o There is little joking or small talk in the office as they are serious and focused on accomplishing business objectives/goals.
o Communication is formal and follows strict rules of protocol.
o Always use the formal word for you 'sie' unless invited to use the informal 'du'. Address people by their academic title and surname.
o You may be referred to simply by your surname. This is not a culture that uses first names except with family and close friends.
o Austrians are suspicious of hyperbole, promises that sound too good to be true, or displays of emotion.
o In many situations, Austrians will be direct to the point of bluntness. This is not an attempt to be rude, it is simply indicative of their desire to move the discussion along.
o Expect a great deal of written communication, both to back up decisions and to maintain a record of discussions and outcomes.
Business Meeting Etiquette
o Appointments are necessary and should be made 3 to 4 weeks in advance when meeting with private companies.
o Do not try to schedule meetings in August, the two weeks surrounding Christmas, or the week before Easter.
o Punctuality is taken extremely seriously. If you expect to be delayed, telephone immediately and offer an explanation.
o It is extremely rude to cancel a meeting at the last minute and it could ruin your business relationship.
o Meetings are formal.
o Presentations should be accurate and precise.
o Have back-up material and be prepared to defend everything: Austrians are meticulous about details.
o Meetings adhere to strict agendas, including starting and ending times. If you have an agenda, it will be followed.
o Follow-up with a letter outlining what was agreed, what the next steps are, and who is the responsible party.
o Do not sit until invited and told where to sit. There is a rigid protocol to be followed.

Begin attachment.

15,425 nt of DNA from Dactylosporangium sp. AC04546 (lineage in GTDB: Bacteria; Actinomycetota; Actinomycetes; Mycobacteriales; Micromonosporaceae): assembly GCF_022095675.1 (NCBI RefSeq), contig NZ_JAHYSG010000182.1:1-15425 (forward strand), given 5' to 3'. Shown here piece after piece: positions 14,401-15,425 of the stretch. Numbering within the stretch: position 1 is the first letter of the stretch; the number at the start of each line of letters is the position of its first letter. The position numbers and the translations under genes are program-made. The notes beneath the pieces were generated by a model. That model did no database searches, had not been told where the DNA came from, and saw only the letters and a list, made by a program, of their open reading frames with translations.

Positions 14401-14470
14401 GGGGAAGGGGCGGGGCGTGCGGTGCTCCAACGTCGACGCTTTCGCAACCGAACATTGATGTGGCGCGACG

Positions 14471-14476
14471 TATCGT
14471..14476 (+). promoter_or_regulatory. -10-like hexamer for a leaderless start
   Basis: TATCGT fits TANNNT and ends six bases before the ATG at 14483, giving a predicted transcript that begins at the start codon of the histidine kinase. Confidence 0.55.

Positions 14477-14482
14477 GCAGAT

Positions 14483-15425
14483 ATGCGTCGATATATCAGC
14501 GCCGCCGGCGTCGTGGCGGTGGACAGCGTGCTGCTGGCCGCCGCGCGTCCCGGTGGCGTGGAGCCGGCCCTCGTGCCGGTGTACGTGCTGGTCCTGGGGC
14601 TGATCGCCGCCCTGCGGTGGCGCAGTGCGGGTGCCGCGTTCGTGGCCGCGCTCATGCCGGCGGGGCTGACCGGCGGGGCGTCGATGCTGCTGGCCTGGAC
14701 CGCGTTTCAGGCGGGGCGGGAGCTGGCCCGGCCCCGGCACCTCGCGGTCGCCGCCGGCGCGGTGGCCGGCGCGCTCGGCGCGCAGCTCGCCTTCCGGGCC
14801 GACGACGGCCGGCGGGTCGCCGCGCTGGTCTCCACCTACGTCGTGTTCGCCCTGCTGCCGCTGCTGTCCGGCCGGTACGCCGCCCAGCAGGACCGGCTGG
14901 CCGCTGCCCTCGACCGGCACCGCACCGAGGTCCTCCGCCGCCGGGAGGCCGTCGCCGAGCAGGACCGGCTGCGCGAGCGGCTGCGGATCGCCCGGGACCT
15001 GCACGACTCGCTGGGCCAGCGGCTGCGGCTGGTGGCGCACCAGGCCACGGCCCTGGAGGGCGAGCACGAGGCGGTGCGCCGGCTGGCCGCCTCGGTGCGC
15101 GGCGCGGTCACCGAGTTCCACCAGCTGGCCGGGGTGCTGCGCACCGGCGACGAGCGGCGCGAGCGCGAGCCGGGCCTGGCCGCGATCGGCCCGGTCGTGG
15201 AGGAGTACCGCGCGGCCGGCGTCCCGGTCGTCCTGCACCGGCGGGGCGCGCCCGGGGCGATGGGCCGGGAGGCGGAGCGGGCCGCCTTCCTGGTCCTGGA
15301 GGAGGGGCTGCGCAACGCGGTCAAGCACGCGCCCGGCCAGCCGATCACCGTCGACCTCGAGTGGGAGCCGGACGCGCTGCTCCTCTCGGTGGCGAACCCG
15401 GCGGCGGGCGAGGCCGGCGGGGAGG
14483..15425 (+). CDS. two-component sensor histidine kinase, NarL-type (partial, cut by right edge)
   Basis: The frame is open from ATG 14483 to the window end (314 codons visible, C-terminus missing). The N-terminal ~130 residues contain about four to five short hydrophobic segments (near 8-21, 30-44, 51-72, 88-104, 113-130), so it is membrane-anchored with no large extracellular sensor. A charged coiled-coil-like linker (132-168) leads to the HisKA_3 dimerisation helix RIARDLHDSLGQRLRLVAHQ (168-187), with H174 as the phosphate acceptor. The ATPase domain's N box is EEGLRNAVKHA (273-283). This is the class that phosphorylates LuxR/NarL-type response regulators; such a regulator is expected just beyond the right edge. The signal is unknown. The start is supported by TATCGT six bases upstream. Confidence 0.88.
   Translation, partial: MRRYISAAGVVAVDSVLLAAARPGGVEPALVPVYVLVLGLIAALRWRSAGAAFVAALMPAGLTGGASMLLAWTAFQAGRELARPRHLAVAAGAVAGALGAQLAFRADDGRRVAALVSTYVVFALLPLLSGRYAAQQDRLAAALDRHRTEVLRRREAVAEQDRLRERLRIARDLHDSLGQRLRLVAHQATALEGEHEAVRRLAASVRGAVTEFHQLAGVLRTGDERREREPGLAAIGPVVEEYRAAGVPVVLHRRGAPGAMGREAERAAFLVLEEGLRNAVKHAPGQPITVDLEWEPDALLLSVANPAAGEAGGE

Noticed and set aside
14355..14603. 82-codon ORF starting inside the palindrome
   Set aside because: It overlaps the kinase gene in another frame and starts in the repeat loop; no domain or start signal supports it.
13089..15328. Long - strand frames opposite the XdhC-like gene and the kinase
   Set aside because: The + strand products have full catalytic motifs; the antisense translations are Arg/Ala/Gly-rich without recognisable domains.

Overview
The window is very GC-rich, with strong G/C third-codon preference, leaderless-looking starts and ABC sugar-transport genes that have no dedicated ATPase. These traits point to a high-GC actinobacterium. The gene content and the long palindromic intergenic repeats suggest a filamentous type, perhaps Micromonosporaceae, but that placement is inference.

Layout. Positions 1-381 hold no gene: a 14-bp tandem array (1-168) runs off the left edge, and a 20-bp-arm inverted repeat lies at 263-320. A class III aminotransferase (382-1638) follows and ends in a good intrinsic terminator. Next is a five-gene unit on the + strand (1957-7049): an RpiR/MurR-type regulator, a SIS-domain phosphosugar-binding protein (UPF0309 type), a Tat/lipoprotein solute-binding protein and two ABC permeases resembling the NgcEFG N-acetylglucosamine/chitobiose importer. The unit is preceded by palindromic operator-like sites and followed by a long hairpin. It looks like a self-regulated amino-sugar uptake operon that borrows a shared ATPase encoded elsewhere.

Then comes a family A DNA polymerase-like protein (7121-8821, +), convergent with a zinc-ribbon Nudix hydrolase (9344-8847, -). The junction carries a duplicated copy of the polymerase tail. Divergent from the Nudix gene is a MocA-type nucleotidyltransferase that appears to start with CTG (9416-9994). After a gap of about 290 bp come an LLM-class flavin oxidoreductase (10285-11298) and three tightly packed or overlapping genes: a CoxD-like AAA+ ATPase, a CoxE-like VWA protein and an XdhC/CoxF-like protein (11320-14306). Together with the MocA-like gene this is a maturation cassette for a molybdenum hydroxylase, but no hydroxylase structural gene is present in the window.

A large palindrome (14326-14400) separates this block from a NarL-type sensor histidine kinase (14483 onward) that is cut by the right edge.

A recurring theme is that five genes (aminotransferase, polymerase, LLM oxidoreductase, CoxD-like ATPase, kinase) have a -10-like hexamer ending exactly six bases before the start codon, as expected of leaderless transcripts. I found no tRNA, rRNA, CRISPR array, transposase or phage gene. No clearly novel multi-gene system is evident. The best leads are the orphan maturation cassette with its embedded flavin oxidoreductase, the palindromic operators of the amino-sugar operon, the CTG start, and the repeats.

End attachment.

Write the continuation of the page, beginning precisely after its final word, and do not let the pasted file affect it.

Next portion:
o Meetings adhere to strict agendas, including starting and ending times.
o A small amount of getting-to- know-you conversation may take place before the business conversation begins.
o Austrians are more concerned with long-term relationships than making a quick sale.
o Rank and position are important. Since most companies are relatively small, it is often quite easy to meet with the decision- maker.
o Business is conducted slowly. You will have to be patient and not appear ruffled by the strict adherence to protocol.
o Austrians are very detail- oriented and want to understand every innuendo before coming to agreement.
o Avoid confrontational behaviour or high-pressure tactics. It can work against you.
What to Wear?
o Men should wear dark coloured, conservative business suits with white shirts.
o Women should wear either business suits or conservative dresses, complimented with elegant accessories.
o Business cards are exchanged without formal ritual.
o Have one side of your card translated into German. Although not a business necessity, it demonstrates an attention to detail.
o Include any advanced academic degrees or honours on your business card.
o If your company has been in business for a long time, include the founding date on your card as it demonstrates stability.